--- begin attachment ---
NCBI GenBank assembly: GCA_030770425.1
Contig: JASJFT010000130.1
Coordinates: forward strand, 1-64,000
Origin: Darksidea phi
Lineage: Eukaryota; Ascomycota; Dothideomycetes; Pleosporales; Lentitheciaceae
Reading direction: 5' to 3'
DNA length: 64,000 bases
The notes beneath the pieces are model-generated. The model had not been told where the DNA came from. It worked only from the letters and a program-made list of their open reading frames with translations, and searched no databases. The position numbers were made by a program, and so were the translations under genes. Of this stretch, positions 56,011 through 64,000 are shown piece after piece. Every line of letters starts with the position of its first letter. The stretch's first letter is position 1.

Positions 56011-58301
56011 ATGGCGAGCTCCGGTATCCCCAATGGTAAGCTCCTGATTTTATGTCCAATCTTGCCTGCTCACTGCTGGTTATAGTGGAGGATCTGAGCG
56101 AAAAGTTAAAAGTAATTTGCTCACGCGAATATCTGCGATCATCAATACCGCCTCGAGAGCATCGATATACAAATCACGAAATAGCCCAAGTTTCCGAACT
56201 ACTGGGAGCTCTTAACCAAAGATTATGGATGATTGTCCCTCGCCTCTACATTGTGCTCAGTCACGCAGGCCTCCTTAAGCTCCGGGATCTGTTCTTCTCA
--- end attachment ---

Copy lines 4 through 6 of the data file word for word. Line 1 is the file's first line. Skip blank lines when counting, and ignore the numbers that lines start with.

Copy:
Origin: Darksidea phi
Lineage: Eukaryota; Ascomycota; Dothideomycetes; Pleosporales; Lentitheciaceae
Reading direction: 5' to 3'